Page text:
The tide had definitely turned and the newsworthiness of the debate remained high as well-timed disclosures about the private lives of Tory MPs came under public scrutiny. Effectively, both tabloid and broadsheets cross-cut their reports of leaked Cabinet documents proposing punitive measures against lone parents with sensationalist revelations about Tim Yeo, the junior environment minister who had fathered an ‘illegitimate’ child born just six days after Redwood’s tirade against single mothers in Cardiff. As the backlash against hypocrisy grew, John Redwood was forced to come out with a U-turn statement, arguing now that he’d never `suggested we watch every bedroom door and have views on how every relationship should be conducted’21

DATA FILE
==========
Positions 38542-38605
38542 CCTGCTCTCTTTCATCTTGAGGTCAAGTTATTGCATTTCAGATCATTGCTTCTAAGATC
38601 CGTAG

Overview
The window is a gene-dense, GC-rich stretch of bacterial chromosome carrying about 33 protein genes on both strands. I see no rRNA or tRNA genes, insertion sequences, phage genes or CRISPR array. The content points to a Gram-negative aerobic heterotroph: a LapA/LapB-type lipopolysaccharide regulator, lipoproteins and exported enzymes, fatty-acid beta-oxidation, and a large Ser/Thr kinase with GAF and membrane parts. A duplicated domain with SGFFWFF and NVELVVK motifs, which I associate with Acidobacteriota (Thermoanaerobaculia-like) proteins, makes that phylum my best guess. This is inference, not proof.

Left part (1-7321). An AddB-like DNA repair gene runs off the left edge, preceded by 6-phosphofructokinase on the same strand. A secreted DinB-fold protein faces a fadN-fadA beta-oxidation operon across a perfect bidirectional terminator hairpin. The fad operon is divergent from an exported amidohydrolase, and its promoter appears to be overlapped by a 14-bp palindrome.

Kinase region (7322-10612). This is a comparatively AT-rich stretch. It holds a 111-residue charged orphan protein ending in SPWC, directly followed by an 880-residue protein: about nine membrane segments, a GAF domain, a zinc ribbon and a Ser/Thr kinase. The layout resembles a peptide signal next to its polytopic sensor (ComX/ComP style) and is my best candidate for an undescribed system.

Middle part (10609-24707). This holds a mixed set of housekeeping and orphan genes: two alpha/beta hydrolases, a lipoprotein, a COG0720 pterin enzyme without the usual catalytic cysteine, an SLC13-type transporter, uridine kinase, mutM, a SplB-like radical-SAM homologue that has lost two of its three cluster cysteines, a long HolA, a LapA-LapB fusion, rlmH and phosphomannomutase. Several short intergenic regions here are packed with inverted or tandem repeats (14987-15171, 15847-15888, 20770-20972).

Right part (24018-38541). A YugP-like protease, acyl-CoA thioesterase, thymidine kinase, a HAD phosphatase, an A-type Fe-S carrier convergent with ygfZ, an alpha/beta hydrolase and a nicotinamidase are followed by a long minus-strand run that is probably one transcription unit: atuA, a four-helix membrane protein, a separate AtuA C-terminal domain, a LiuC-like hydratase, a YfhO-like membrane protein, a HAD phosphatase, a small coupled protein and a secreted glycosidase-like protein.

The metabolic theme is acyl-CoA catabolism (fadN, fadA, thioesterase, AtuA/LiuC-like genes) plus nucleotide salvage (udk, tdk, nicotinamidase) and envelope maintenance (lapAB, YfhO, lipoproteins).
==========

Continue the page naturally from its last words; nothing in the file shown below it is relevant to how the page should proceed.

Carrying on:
Palatable Policies?: The May 1997 General Election
Although discourses of pathologisation against lone parents hadn’t been completely eradicated by the time of the May 1997 General Election, it had become fairly obvious that the type of vilifying attacks characteristic of much of the earlier rhetoric risked losing crucial votes. In the month before the election, the views of single mothers were being given copy space to assert `I’m afraid the parties are just going to have to fit new policies to suit new family structures’, and ‘I really resent all that stuff about scrounging single mothersespecially in the light of cash-forquestions’.22In broadening out the issue, the Guardian concluded that `the entire family values debate seems to have struck a sour chord with women voters’.23 As it turned out, the few politicians who did persist in employing the language of contempt didn’t fare too well. The Labour candidate, Melanie Johnson, for instance, won the Welwyn Hatfield seat from Conservative opponent Nigel Evans after he had derided her single mother status.